"We took one on the chin, now it's going to be important to see how we respond to it," Glover said. "Do you fold up the tent after the first game of the season? Or do you come back out and do you fight?''
There's no such thing as a must-win game in Week 2. The Giants won the Super Bowl last season after an 0-2 start in which they gave up a combined 80 points. Aikman's Dallas Cowboys did the same thing in 1993, although their 0-2 start came with star running back Emmitt Smith not around because of a contract holdout.
No one is thinking Super Bowl in St. Louis. Merely returning to respectability will do for now. But the danger if the team loses to the Giants is seeing 0-2 spiral into another 0-8 nightmare like last season. This isn't a Rams team brimming with confidence, so another demoralizing loss could be difficult to overcome.
"This is a game about confidence," said Aikman, whose first Dallas team started 0-8 en route to a 1-15 finish in 1989. "Somehow you've got to find a way to win a football game — even if it's not a great performance."
Embattled Rams coach Scott Linehan has talked about the need to have someone, somehow make a play to provide a spark, or a little magic, to get the team going. Aikman said sometimes that's all it takes.
"I've been on teams where we've been struggling and haven't been doing much on the offensive side of the ball," Aikman said. "And all of a sudden you make one key third-down play, and it's amazing what that does in the rest of that game. And then it carries over into the next game. Confidence is a funny thing."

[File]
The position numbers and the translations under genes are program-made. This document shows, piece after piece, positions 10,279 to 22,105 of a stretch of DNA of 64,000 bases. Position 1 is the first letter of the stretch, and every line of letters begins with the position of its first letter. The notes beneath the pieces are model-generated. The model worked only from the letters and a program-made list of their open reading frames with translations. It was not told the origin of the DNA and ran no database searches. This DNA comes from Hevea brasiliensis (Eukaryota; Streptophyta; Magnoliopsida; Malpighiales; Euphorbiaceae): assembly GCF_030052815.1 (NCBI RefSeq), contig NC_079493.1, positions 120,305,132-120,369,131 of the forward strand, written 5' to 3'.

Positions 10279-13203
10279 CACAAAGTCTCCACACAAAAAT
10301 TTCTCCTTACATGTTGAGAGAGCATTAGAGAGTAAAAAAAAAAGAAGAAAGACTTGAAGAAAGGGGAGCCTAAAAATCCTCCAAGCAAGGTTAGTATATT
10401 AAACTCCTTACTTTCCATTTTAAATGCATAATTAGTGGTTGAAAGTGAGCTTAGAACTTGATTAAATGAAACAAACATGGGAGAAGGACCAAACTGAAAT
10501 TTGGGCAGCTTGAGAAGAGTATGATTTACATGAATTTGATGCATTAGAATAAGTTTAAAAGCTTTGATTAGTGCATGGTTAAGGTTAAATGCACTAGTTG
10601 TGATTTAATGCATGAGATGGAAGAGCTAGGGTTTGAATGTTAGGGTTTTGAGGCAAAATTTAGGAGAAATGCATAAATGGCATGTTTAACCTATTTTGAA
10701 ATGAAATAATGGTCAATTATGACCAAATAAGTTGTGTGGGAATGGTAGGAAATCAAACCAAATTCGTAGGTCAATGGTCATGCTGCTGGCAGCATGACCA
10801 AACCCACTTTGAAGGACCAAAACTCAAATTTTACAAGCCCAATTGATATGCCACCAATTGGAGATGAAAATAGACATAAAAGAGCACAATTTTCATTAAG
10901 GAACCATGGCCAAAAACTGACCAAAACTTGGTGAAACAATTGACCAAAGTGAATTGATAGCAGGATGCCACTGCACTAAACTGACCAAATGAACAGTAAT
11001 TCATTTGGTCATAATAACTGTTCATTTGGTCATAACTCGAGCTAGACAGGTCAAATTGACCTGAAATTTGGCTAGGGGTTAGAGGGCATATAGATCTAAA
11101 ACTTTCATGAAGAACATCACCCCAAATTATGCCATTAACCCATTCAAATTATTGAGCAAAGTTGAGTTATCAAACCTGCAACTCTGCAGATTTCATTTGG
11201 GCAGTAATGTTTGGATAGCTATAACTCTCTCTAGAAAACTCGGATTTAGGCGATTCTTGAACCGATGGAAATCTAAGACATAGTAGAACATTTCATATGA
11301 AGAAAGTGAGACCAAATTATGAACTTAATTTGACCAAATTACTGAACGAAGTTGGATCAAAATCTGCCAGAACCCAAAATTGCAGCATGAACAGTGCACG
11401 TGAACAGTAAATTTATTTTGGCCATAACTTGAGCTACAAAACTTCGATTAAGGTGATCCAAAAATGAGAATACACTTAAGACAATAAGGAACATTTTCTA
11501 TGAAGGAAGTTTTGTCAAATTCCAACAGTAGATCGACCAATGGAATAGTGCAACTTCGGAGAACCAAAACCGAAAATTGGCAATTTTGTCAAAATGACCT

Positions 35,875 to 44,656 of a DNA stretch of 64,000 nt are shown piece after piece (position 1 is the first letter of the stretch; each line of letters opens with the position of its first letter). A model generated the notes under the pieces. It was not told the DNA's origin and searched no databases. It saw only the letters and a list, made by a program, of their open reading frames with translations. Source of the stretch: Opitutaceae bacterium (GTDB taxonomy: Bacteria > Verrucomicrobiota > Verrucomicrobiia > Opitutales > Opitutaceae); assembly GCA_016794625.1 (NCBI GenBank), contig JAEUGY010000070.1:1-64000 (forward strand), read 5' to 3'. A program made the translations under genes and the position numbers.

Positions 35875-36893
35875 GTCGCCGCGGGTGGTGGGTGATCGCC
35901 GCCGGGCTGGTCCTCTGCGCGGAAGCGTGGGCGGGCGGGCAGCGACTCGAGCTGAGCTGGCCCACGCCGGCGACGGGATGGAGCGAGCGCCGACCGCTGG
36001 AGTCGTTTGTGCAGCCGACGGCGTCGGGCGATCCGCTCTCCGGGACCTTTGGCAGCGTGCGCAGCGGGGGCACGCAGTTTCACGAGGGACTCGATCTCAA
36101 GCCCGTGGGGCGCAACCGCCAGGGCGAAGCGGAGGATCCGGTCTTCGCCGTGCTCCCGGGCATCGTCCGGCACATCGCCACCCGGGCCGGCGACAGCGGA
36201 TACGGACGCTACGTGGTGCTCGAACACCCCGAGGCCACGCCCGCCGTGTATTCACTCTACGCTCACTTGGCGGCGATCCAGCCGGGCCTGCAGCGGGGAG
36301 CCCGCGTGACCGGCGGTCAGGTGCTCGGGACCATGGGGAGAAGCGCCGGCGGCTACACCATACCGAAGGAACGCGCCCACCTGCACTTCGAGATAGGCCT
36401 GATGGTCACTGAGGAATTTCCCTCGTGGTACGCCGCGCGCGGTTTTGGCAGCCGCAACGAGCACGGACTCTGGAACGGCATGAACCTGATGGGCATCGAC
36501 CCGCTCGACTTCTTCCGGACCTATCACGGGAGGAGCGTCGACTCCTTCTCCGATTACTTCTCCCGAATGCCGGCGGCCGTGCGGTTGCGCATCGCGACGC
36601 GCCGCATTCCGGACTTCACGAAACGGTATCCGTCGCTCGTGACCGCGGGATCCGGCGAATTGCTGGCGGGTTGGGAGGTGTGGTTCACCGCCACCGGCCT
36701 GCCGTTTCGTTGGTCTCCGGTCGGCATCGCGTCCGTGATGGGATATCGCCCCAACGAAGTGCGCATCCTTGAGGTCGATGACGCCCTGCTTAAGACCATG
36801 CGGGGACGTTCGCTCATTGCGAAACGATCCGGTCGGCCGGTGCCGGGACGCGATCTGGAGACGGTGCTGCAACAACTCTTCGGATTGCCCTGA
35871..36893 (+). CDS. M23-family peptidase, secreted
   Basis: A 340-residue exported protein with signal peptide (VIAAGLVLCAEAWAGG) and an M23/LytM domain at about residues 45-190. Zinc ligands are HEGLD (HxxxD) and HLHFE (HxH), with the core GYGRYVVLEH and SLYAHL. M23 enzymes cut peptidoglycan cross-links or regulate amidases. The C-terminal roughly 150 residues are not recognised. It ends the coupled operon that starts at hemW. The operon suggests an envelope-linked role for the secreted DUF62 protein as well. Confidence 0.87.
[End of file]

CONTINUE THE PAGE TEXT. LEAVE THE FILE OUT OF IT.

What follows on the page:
But sometimes it works the other way.
"You go through an offseason and you talk about all the reasons why you're going to be better, and the team's going to be healthier," Aikman said. "And 32 teams feel like they were better than they were the year before.
"And then you lose a game the way that (the Rams) lost it, and there's no question there will be some doubt going into this game. Whether anybody voices that or not, people start looking at each other and saying, 'Gosh, is this going to be like it was last season? Are we as good as we thought we were going to be, 'cause we sure didn't show it.' "
Which seems to be precisely where the Rams are entering Sunday's contest. This should be a special day in franchise history. Longtime owner Georgia Frontiere, who died Jan. 18 of breast cancer, will have her name placed in the ring of honor Sunday during halftime ceremonies at the Edward Jones Dome. It's just one of several activities planned for this weekend and this season to honor Frontiere.
But what happens if the Rams play like they did in Philadelphia? Or Steven Jackson fumbles? Or Marc Bulger throws a couple of interceptions? Things could get ugly in the dome.
"I wish I had time to worry about things like that," Bulger said. "I want our fans behind us. I've been here and I know they're great fans, so certainly I want them behind us. But we have to play better for them to be behind us. If we come out and play flat, then it's a fan's right (to boo)."
It's a right that could be liberally exercised if there's a Philly repeat Sunday in the dome.
Re: 'Are the Rams that bad?'
I just saw Marshall on NFL Game Day and he went off on Pace, Holt and some of the veteran players for not stepping up. He also questioned Haseltt's defense stating that when he was in NO they always played the Rams well.
The wheels seem to be falling off in a hurry; and I don't have a good feeling about this game.JUST WIN ONE FOR THE FANS
"HIT HARD, HIT FAST, AND HIT OFTEN"Adm. William "Bull" Halsey
Re: 'Are the Rams that bad?'
All that being said, winning cures all evils.That's my story, and I'm sticking to it!!